Worst Case: That rotation behind Gray has the potential to be as ugly as the Oakland Coliseum’s plumbing situation. Alas, if only a better fate had befallen A.J. Griffin and Jarrod Parker. Stephen Vogt’s second-half collapse leaks into 2016 as he loses at bats to the A’s wide crop of DHs. Simply, this team is just bad and without a great outlook down the road. Dangerously close to 100 losses.

Philadelphia Phillies

Best Case: First with a bullet: Maikel Bleepin’ Franco. OK? 

Cesar Hernandez, Peter Bourjos and Odubel Herrera will be distracting on the basepaths. Also, let’s see what happens with J.P. Crawford, Nick Williams, Jorge Alfaro and all of those Phillies prospects who should be in The Show this year. Phillie Fan should love to see those dudes play well while still winning the race to the bottom of the league — and to the top of the draft.

Worst Case: What is the worst-case scenario for the worst team in baseball? 0-162? City-wide food poisoning caused by cheesesteaks? The Phanatic’s retirement? Yeah, it would probably be the Phanatic’s retirement. After nearly 40 seasons, he/it abruptly decides to spend more time with his/its phamily.

Pittsburgh Pirates

Best Case: Anything that gets them out of the Wild Card game. There’s no need to worry about the back half of this rotation because pitching coach Ray Searage will sprinkle his magic dust on them and turn those pumpkins into rotation horses. The starters are followed by a bullpen that experiences no slump after an outstanding 2015. Once Jung-ho Kang comes back in early May, there are very few breathers for opposing pitchers facing this lineup. The outfield is packed with star talent, and John Jaso is a perfect fit leading off. If the starters behind Gerrit Cole and Francisco Liriano hold up, this is one of the most complete teams in baseball, capable of winning the NL Central and forging a deep postseason run.

Worst Case: The rotation turns into Liriano and Cole, then a black (and yellow) hole. Even worse, prospects Tyler Glasnow and Jameson Taillon aren’t yet ready to pick up the slack. Mark Melancon and Tony Watson have some hiccups after ranking second and third, respectively, in appearances last season. The lineup should produce well, but we find ourselves still waiting for Gregory Polanco to live up to expectations. Without consistent success on the mound, the Pirates might be out of the division race by the end of August and losing their grip on a Wild Card berth.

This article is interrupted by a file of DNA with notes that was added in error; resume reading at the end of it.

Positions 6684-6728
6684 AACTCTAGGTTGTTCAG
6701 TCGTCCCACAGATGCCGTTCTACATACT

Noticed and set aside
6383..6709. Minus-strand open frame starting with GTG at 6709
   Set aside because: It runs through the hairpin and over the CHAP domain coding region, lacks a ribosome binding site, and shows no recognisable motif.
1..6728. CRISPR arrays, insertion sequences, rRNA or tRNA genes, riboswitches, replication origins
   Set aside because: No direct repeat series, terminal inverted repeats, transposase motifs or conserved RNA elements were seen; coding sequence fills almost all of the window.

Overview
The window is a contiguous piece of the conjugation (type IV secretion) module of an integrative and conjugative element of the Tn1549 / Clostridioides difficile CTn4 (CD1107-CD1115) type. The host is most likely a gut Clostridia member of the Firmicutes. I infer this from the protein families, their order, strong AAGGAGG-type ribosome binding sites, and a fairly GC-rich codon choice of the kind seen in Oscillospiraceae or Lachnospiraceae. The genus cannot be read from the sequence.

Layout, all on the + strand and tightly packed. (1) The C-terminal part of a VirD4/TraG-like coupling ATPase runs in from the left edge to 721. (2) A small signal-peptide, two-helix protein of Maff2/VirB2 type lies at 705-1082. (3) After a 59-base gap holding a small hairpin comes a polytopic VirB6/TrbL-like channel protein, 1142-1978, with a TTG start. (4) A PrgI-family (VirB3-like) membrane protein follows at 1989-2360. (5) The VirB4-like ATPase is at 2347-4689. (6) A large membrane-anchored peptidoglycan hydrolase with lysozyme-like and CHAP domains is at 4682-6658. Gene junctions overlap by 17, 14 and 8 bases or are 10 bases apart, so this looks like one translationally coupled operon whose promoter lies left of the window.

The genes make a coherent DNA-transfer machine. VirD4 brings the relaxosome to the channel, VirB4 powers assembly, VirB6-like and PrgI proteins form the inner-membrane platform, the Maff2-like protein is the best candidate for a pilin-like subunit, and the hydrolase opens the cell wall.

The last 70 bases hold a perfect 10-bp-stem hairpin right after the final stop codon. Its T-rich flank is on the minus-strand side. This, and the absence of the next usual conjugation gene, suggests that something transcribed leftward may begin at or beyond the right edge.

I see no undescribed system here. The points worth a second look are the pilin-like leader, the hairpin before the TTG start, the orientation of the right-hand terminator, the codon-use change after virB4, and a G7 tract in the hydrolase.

San Diego Padres

Best Case: Tyson Ross, James Shields and Andrew Cashner still have the ability to be a nasty trio. Perhaps this is the year Wil Myers makes it through more than 90 games as he forms a nice duo with Matt Kemp. Alexei Ramirez presents an upgrade at shortstop, and Yangervis Solarte and Derek Norris do damage too. This team probably doesn’t have enough talent to challenge this division’s top three teams, but if everyone stays healthy, the Padres can be a very problematic spoiler down the stretch. Or if everyone stays healthy, the Padres can sell everyone off at the break and begin a needed rebuild. On a brighter note, they’ll host a beautiful All-Star Game. And no matter what, they will be better than the Rockies. 

Worst Case: Myers takes more at bats in rehab games than in actual MLB games, and the Pads continue to regret dealing away Trea Turner to acquire the former Rookie of the Year. Shields declines even further in his age-34 season, and Cashner’s numbers keep on not matching his stuff. Does anyone realize that Fernando Rodney (!!!!) is slated to be San Diego’s closer? Hello? Great googly moogly. The All-Star Game gets rained out.

San Francisco Giants

Best Case: Where are the Giants in the “best rotation” conversation? If they get 2014 Johnny Cueto and Jeff Samardzija, they could be at the top of the heap. They would have three aces, a steady No. 4 in Jake Peavy and then a couple of options at the back with Chris Heston and hopefully Matt Cain. Offensively, when you’ve got Brandon Belt possibly batting seventh, you know your lineup is deep. Santiago Casilla, Sergio Romo and Hunter Strickland can shut the door once those starters get past the sixth. The Giants can win another World Series. It has everything to do with talent in all phases of the game and nothing to do with any even-year, odd-year superstitions.

Worst Case: The Giants will have issues if Cueto and Samardzija are no better than they were with their American League clubs last year. You can’t expect anything out of Cain. Belt, Denard Span and Hunter Pence may not be able to stay healthy. You can yank the heart out of this team if anything happens to Buster Posey. The NL West is going to have a fierce, season-long fight for the crown. If poor health and some disappointing mound work get in the way, San Fran will find itself at the bottom of that three-team pile.

Seattle Mariners

Best Case: Felix Hernandez is still an ace, and Taijuan Walker can be one. Robinson Cano, Nelson Cruz, Kyle Seager, Seth Smith and Adam Lind bring a lot of power and on-base potential to the middle of the order. Yeah, Cano is 33 years old, but he was one of the game’s best hitters in the second half of last season and should have at least a couple of high-quality years left in the tank. Ketel Marte, Nori Aoki and Leonys Martin give Seattle the speed it didn’t have in 2015. If the pitchers behind Felix step up, the M’s will push for a Wild Card

Worst Case: In the past 30 years, only two pitchers have logged at least 190 innings in 11 consecutive seasons: Greg Maddux and Mark Buehrle. Hernandez is aiming to join them this year. It’s a remarkable feat, but it’s fair to wonder: Is a breakdown coming at some point? This is a rotation that includes the ever-so-average Wade Miley plus Hisashi Iwakuma, who is already surrounded by worries following an injury-shortened season and a failed physical that shot down an offseason trade to the Dodgers. Without Felix at full strength, this staff is below average. The bullpen has been reconstructed, but it’s still nothing to write home about. Cano and Cruz (36 in July) slump more often as they age. Fourth place again.